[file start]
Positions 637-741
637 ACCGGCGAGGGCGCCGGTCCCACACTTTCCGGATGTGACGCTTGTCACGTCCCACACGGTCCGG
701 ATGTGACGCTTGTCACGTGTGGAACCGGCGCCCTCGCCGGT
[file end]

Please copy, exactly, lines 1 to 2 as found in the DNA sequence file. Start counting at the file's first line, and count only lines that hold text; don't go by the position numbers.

Positions 637-741
637 ACCGGCGAGGGCGCCGGTCCCACACTTTCCGGATGTGACGCTTGTCACGTCCCACACGGTCCGG